Motorcycle Camping and Adventure Gear Buyers Guide
It’s been a great day on the road––or off it––and as the sun heads for the horizon you’re thinking about where to bed down for the night. You could look for another stuffy motel room with questionable sheets and a constant drip from the shower, but somehow that doesn’t go with the adventure you’ve been having. Why not bed down under the stars instead, with the universe for a ceiling and crickets as your only neighbors?
If the last time you went camping was with your parents, and you struggled to set up a huge canvas tent and shivered the night away in flimsy cotton sleeping bags, you’ll be happy to hear camping gear has improved a lot over the years. Motorcycle campers especially have benefitted from the development of small, lightweight gear originally designed for backpackers, as well as from a raft of products made specifically for motorcyclists. Here are some tips on choosing the right gear for your next––or even your first––stay at the Milky Way Motel.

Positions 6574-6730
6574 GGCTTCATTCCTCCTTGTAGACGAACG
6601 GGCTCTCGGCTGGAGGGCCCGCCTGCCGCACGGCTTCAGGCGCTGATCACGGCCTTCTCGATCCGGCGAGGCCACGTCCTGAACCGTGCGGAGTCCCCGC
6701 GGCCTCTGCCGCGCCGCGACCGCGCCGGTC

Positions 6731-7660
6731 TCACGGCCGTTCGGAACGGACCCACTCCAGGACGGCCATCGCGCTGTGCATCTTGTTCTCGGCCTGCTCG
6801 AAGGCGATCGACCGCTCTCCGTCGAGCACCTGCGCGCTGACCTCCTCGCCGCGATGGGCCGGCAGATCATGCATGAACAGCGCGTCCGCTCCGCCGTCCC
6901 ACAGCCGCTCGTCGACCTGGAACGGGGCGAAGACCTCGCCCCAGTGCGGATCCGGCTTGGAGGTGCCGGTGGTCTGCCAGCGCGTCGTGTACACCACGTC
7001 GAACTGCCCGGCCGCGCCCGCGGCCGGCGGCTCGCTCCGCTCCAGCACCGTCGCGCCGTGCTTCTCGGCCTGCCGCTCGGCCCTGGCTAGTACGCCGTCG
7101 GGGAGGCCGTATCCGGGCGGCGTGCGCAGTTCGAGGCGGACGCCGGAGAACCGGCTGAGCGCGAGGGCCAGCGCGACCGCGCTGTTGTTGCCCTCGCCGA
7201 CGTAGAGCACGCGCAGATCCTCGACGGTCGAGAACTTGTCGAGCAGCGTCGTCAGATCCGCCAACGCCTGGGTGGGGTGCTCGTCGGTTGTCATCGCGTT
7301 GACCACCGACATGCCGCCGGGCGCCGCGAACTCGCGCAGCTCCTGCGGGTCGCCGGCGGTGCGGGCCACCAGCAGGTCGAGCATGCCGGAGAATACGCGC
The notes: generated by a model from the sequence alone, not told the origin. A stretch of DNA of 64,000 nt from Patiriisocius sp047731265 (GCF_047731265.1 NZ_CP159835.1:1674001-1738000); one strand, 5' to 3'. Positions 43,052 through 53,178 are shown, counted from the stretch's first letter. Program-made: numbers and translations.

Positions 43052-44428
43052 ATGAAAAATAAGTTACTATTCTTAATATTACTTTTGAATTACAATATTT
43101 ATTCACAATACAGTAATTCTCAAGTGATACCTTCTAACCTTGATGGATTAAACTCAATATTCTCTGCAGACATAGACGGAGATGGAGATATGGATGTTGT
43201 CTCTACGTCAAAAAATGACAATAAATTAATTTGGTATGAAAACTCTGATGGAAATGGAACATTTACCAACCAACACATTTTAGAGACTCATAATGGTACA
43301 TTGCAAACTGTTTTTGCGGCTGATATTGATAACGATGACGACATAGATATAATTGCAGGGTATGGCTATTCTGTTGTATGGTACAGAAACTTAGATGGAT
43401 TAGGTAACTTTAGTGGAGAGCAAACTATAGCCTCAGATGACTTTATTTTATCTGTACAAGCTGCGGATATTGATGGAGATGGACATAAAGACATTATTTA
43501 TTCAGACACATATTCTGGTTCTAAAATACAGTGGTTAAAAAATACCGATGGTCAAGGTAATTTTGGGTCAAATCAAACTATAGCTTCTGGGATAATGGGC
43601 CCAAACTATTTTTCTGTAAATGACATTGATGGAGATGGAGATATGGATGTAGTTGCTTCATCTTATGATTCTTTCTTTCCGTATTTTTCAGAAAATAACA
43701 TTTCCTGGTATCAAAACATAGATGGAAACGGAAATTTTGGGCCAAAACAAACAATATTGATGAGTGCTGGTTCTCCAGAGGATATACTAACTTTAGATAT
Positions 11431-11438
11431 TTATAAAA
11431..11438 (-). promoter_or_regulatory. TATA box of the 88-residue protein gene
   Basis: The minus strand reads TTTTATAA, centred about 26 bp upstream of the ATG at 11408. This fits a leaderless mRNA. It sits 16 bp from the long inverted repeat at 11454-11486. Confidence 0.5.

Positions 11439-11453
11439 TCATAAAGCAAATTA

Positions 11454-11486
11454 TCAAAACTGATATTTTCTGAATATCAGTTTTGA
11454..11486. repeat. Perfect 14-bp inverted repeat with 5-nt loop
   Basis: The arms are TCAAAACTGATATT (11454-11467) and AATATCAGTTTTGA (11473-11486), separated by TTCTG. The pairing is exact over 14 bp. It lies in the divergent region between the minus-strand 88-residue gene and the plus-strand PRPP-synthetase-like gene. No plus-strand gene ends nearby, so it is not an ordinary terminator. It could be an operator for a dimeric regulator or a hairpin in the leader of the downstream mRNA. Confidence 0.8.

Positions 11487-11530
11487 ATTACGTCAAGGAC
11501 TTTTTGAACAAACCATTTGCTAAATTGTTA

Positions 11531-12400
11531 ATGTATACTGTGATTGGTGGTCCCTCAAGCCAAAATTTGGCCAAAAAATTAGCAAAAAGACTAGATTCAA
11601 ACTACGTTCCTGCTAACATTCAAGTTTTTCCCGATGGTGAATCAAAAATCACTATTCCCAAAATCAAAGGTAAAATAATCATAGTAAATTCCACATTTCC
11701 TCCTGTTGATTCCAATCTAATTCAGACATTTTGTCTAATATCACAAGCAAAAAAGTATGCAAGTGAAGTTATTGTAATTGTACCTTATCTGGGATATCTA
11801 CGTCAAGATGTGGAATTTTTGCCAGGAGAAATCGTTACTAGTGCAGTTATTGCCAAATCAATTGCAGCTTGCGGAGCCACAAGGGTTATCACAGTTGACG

Tents vary by size, shape, occupancy and the range of conditions they’re designed for, but one feature is non-negotiable––water-tightness. Before you trust a tent to the outdoors, practice setting it up and leave it set up in your backyard for a while in the rain to make sure no water gets in.
A three-season tent should be fine in most conditions you’re likely to camp in. A four-season tent, designed to withstand not only wind and rain but the weight of snow, will be sturdier but probably won’t ventilate as well, and will be heavier and bulkier to pack.